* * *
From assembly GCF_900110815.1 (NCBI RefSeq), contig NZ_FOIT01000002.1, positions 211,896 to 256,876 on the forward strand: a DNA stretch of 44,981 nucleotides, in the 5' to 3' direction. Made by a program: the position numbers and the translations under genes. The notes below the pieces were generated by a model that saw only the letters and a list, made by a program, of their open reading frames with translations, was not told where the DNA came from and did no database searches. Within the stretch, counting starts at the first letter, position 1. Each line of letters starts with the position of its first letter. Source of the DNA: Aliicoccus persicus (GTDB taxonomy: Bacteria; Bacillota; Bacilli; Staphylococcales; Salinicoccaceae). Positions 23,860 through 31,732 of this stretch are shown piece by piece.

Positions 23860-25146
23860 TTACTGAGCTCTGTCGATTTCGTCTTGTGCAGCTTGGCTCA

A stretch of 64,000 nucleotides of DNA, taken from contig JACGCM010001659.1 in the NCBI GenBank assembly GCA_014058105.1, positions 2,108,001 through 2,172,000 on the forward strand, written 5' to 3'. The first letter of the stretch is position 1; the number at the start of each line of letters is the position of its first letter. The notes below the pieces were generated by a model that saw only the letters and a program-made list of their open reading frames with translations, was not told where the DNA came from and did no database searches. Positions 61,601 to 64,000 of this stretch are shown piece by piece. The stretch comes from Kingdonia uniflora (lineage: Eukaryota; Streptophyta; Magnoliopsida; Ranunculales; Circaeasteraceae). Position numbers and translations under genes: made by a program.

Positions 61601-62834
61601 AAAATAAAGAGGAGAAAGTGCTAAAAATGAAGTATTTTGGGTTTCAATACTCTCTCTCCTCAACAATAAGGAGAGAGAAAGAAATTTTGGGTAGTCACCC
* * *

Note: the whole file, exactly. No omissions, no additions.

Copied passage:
From assembly GCF_900110815.1 (NCBI RefSeq), contig NZ_FOIT01000002.1, positions 211,896 to 256,876 on the forward strand: a DNA stretch of 44,981 nucleotides, in the 5' to 3' direction. Made by a program: the position numbers and the translations under genes. The notes below the pieces were generated by a model that saw only the letters and a list, made by a program, of their open reading frames with translations, was not told where the DNA came from and did no database searches. Within the stretch, counting starts at the first letter, position 1. Each line of letters starts with the position of its first letter. Source of the DNA: Aliicoccus persicus (GTDB taxonomy: Bacteria; Bacillota; Bacilli; Staphylococcales; Salinicoccaceae). Positions 23,860 through 31,732 of this stretch are shown piece by piece.

Positions 23860-25146
23860 TTACTGAGCTCTGTCGATTTCGTCTTGTGCAGCTTGGCTCA

A stretch of 64,000 nucleotides of DNA, taken from contig JACGCM010001659.1 in the NCBI GenBank assembly GCA_014058105.1, positions 2,108,001 through 2,172,000 on the forward strand, written 5' to 3'. The first letter of the stretch is position 1; the number at the start of each line of letters is the position of its first letter. The notes below the pieces were generated by a model that saw only the letters and a program-made list of their open reading frames with translations, was not told where the DNA came from and did no database searches. Positions 61,601 to 64,000 of this stretch are shown piece by piece. The stretch comes from Kingdonia uniflora (lineage: Eukaryota; Streptophyta; Magnoliopsida; Ranunculales; Circaeasteraceae). Position numbers and translations under genes: made by a program.

Positions 61601-62834
61601 AAAATAAAGAGGAGAAAGTGCTAAAAATGAAGTATTTTGGGTTTCAATACTCTCTCTCCTCAACAATAAGGAGAGAGAAAGAAATTTTGGGTAGTCACCC